1mSTEIN V. BOTHSOBILD.
Jlar security, as required by such state law, shaH be first furnished by the party seeking such attachment or other remedy."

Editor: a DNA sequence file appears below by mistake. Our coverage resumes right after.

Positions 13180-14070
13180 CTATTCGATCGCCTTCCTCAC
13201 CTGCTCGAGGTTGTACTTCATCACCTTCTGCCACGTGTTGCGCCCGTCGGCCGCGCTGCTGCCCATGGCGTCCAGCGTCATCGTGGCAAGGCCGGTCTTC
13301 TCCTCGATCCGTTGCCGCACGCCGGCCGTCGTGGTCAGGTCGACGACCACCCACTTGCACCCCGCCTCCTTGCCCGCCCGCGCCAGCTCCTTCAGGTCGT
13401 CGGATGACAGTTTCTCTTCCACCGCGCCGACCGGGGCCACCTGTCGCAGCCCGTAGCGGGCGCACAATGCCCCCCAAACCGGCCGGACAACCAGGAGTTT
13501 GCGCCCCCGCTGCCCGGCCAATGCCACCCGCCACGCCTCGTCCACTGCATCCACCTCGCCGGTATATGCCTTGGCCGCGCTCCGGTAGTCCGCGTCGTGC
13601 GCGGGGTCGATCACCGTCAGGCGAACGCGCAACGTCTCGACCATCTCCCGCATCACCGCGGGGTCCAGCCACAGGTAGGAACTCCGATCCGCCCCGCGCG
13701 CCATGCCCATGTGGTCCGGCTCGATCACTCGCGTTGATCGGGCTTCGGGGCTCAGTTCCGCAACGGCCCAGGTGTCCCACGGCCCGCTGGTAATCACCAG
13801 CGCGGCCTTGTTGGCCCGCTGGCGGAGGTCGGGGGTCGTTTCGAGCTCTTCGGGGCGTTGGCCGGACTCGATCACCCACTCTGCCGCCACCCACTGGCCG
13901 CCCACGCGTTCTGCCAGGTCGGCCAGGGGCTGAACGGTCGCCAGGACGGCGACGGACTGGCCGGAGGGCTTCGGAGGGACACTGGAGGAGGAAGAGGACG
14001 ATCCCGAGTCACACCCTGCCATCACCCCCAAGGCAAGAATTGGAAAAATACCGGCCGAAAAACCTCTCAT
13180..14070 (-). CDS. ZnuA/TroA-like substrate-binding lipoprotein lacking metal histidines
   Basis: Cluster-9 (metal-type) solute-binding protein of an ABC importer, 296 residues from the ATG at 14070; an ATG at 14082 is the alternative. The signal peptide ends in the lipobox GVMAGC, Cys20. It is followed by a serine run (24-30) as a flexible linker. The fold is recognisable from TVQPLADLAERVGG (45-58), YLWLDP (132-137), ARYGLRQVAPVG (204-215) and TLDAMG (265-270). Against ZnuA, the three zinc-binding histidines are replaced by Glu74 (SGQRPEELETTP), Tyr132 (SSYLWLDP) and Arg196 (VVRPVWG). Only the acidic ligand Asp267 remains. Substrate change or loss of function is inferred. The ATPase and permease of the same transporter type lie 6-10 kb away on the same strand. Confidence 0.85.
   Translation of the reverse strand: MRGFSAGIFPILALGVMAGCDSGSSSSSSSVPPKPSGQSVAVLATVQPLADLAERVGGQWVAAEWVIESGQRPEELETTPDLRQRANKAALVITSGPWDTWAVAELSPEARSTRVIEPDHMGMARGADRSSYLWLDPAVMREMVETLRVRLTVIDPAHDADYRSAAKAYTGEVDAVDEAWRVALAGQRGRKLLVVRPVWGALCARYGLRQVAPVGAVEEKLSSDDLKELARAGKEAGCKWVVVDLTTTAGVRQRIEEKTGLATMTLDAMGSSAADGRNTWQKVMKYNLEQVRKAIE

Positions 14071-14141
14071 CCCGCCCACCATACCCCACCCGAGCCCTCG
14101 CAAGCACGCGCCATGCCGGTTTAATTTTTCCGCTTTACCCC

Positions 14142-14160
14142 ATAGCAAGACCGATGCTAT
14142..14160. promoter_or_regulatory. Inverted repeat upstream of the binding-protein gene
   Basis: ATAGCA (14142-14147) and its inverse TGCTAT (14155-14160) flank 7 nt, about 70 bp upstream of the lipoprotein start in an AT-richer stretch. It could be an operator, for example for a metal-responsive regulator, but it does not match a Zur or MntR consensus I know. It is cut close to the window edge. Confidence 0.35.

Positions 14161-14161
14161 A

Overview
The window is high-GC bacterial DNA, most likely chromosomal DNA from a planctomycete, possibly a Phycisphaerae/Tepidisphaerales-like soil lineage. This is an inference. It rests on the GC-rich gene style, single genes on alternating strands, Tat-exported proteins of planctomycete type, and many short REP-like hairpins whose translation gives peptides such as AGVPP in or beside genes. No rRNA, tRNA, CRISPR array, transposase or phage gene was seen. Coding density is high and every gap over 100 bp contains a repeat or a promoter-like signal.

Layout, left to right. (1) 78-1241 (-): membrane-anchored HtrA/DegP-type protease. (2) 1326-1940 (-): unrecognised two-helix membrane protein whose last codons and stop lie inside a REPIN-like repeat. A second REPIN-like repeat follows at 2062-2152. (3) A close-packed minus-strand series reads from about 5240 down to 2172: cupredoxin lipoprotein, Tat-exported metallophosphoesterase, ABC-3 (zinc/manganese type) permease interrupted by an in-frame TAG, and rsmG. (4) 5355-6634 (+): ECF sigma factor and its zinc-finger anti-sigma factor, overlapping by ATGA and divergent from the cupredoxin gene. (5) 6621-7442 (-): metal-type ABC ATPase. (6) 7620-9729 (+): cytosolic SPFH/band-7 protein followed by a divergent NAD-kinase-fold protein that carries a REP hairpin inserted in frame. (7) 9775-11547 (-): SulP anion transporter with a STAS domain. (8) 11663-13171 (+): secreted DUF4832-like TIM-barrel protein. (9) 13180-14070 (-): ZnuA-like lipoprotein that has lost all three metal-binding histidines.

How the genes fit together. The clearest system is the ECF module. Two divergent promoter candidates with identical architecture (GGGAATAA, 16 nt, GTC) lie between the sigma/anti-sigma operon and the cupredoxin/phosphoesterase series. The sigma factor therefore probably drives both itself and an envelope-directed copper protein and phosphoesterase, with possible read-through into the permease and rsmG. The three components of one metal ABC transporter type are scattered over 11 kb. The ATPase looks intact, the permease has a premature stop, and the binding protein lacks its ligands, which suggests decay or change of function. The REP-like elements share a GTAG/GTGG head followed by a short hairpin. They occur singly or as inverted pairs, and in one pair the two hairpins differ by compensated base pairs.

It is to be noted, in respect to this enactment, in the first place, that although its terms cover the case of a foreign attachment, properly so called, being process in rem against the goods and lands of a non-resident or absconding debtor, yet no such process can, in fact, issue, unless the defendant can be personally served with summons in the district in which the suit is brought; for by section 739, Rev. St., no suit can be brought against an inhabitant of the United States in any other district than that of which he is an inhabitant or in which he is found at the time of serving the writ, except in the case of absent defendants, under section 738, when suit is brought to enforce a lien upon real or personal property, and the cases specified in sections 740, 741, and 742, when defendants reside in separate districts, though in the same state, or the suit is of a local nature, and the subject, or the subject and the defendant, are in different districts contained in the same state. The attachment proceeding, therefore, in the courts of the United States has altogether a different character from that proceeding in rem in common use in the states, the object of which is either to enforce the appearance of the absent defendant or to subject his property to the payment of his debts. In the federal courts there must be jurisdiction over the person of the defendant and of a subject-matter, independent of the proceeding in attachment, and without which no attachment can be effectual. Everything pertaining to the attachment, therefore, arises and occnrs in the course and progress of a pending lluit, and is mere matter of procedure in the exercise of a jurisdiction otherwise acquired. Any irregularity, omission, or defect, therefore, in that proceeding is mere error, and does not and cannot affect the jurisdiction of the court; for that is acquired over his person by process served upon the defendant, and over his property attached by the actual seizure under the writ of attachment. In the next place, it is to be observed that the federal courts arE> expressly authorized by this section to exercise their discretion in adopting any state legislation on the subject passed after the date of the Revised Statutes. It would seem to be a paradox if, nevertheless, they were bound by judicial interpretation."s, which,perchance, it may be the very object of subsequent legislation to annul. And, finally, it must be observed that tl,1e procedure in attachment contemplated by section 915, although adopted from the states, becomes by adoption incorporated into the system of pleading and practice of the courts of the United States, and must be construed as affected by other parts of the same system, and subject to any general and positive provisions which properly apply to and govern it. Among sllch provisions is that contained in section 948, Rev. St., which provides that "any circuit or district court may at any time, in its discretion and upon such terms as it may deem just, allow an v.22F,no.1-5